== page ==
The company expects its earnings per share (EPS) – profit made on each share – could fall by as much as 54% in the six months to 31 December 2016. RCL Foods, which claims to be South Africa’s largest poultry processor, said it expected EPS to fall by at least 37%, when compared on a like-for-like basis with the corresponding six months in the prior year.
The business has already been forced to cut over 1,000 jobs as the food group battles to rebalance its portfolio.
South Africa’s poultry industry has been under intense pressure over the past year, due to a combination of dumped imports and high feed costs. As a whole, the industry is now producing more chicken than South African consumers are buying.
To combat this growing problem, RCL Foods has downscaled its operations and limited production. Its Hammersdale operations have been reduced to a single shift and more than 1,000 staff have now been made redundant.
Restructuring has cost RCL Foods ZAR140 million ($10.3m) in what it called “abnormal items”. This included tax impairments of redundant plant equipment, a tax provision and value adjustments on biological assets.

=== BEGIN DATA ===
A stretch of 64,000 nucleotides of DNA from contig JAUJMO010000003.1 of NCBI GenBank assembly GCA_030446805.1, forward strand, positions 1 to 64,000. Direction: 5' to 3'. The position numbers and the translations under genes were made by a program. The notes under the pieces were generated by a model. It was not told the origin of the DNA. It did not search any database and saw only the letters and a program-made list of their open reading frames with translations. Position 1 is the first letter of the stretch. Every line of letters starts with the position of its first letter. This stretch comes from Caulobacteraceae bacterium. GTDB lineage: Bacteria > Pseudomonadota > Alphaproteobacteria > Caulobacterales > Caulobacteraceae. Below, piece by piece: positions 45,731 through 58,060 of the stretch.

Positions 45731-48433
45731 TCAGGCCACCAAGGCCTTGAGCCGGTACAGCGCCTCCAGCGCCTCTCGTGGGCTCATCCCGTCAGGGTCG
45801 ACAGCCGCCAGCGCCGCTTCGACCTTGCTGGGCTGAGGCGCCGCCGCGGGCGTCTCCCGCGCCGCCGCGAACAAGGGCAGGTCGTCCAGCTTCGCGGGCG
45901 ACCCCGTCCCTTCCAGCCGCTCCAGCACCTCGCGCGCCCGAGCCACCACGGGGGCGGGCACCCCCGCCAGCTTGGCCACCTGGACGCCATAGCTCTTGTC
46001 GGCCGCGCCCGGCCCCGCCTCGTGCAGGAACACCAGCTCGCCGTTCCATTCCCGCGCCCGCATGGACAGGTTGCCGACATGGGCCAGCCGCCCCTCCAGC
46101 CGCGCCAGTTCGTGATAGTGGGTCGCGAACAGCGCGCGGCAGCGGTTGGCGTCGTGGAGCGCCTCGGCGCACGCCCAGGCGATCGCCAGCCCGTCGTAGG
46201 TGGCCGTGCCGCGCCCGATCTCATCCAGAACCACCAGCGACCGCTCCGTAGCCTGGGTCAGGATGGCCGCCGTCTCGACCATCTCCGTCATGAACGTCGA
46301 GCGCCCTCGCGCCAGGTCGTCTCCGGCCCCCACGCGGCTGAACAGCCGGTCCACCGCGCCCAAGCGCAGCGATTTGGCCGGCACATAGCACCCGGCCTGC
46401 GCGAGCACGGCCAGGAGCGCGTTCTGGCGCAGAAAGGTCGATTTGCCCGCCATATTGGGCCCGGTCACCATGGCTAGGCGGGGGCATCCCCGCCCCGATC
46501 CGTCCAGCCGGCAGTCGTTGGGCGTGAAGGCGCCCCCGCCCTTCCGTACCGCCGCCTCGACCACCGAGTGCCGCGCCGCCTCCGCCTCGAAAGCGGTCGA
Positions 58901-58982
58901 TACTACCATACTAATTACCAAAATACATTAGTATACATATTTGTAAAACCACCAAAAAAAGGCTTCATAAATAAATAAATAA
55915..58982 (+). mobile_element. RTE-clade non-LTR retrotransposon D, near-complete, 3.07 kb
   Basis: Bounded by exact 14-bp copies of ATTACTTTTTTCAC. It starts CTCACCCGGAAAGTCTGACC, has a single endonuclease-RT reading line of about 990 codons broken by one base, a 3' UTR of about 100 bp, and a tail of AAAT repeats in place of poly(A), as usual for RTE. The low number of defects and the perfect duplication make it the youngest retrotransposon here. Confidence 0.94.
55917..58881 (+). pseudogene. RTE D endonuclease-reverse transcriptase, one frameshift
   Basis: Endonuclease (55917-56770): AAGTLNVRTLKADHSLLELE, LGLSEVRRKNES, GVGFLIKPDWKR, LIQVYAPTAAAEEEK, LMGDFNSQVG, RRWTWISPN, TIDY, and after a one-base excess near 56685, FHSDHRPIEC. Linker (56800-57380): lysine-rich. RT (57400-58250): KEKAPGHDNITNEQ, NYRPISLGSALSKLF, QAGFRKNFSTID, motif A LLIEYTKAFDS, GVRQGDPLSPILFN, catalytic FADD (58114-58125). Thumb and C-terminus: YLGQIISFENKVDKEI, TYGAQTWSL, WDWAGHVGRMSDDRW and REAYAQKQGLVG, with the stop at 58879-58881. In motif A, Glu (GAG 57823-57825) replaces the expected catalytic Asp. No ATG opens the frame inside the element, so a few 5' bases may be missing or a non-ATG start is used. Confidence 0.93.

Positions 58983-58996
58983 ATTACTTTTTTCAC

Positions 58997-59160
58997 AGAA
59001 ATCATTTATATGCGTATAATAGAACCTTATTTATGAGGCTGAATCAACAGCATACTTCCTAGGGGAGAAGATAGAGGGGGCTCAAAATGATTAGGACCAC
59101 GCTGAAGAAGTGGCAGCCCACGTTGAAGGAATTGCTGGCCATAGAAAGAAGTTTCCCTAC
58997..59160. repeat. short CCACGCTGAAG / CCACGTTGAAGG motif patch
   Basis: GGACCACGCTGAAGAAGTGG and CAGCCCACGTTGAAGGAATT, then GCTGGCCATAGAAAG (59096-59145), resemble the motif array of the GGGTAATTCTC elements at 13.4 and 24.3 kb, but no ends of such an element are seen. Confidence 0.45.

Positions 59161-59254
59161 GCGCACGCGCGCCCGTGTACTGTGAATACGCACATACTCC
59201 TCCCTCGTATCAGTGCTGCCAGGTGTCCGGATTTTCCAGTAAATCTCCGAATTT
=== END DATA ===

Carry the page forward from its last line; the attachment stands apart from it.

Away from the loss-making poultry operation, RCL Foods has had a markedly different performance, achieving trading profit growth despite foreign change volatility.
“We continue to make progress in moving towards a more balanced portfolio, which is positioning us as a stronger, more diversified business that is geared for growth,” said RCL Foods CEO Miles Dally.
“This is evident in the performance of the rest of our businesses, excluding chicken,” he added.
Dally noted that RCL Foods’ sugar and milling operations had performed well.
South Africa’s government has now launched a task force to end the chicken crisis. A number of recommendations around trade, financial support and competitiveness are expected to be made by the government in the coming weeks.